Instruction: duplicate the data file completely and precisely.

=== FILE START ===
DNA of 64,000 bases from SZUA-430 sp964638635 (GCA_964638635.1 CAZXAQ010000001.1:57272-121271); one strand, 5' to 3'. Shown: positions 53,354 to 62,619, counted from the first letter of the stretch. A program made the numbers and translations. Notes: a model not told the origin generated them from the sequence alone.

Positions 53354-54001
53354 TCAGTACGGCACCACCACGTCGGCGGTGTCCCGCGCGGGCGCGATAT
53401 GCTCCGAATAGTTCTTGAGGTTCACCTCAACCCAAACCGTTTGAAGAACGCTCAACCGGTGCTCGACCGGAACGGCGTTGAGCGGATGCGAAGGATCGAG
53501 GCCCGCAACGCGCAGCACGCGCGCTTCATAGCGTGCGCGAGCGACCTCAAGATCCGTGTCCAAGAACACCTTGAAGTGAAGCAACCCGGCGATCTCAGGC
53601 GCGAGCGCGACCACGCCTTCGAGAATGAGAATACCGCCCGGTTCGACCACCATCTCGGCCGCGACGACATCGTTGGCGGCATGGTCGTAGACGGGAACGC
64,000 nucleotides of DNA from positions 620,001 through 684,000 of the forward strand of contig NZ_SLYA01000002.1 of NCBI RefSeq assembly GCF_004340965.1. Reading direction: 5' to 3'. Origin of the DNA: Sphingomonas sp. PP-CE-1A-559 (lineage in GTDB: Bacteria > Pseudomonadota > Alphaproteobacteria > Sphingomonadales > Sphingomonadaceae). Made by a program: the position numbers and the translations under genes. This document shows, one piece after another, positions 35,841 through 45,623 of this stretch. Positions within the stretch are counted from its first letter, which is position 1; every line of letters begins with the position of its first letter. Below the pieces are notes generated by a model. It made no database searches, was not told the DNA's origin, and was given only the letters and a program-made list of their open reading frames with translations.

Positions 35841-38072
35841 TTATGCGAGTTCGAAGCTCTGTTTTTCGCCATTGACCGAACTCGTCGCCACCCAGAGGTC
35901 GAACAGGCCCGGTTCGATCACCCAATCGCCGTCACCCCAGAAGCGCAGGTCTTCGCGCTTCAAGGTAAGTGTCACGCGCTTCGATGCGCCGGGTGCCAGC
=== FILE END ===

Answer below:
DNA of 64,000 bases from SZUA-430 sp964638635 (GCA_964638635.1 CAZXAQ010000001.1:57272-121271); one strand, 5' to 3'. Shown: positions 53,354 to 62,619, counted from the first letter of the stretch. A program made the numbers and translations. Notes: a model not told the origin generated them from the sequence alone.

Positions 53354-54001
53354 TCAGTACGGCACCACCACGTCGGCGGTGTCCCGCGCGGGCGCGATAT
53401 GCTCCGAATAGTTCTTGAGGTTCACCTCAACCCAAACCGTTTGAAGAACGCTCAACCGGTGCTCGACCGGAACGGCGTTGAGCGGATGCGAAGGATCGAG
53501 GCCCGCAACGCGCAGCACGCGCGCTTCATAGCGTGCGCGAGCGACCTCAAGATCCGTGTCCAAGAACACCTTGAAGTGAAGCAACCCGGCGATCTCAGGC
53601 GCGAGCGCGACCACGCCTTCGAGAATGAGAATACCGCCCGGTTCGACCACCATCTCGGCCGCGACGACATCGTTGGCGGCATGGTCGTAGACGGGAACGC
64,000 nucleotides of DNA from positions 620,001 through 684,000 of the forward strand of contig NZ_SLYA01000002.1 of NCBI RefSeq assembly GCF_004340965.1. Reading direction: 5' to 3'. Origin of the DNA: Sphingomonas sp. PP-CE-1A-559 (lineage in GTDB: Bacteria > Pseudomonadota > Alphaproteobacteria > Sphingomonadales > Sphingomonadaceae). Made by a program: the position numbers and the translations under genes. This document shows, one piece after another, positions 35,841 through 45,623 of this stretch. Positions within the stretch are counted from its first letter, which is position 1; every line of letters begins with the position of its first letter. Below the pieces are notes generated by a model. It made no database searches, was not told the DNA's origin, and was given only the letters and a program-made list of their open reading frames with translations.

Positions 35841-38072
35841 TTATGCGAGTTCGAAGCTCTGTTTTTCGCCATTGACCGAACTCGTCGCCACCCAGAGGTC
35901 GAACAGGCCCGGTTCGATCACCCAATCGCCGTCACCCCAGAAGCGCAGGTCTTCGCGCTTCAAGGTAAGTGTCACGCGCTTCGATGCGCCGGGTGCCAGC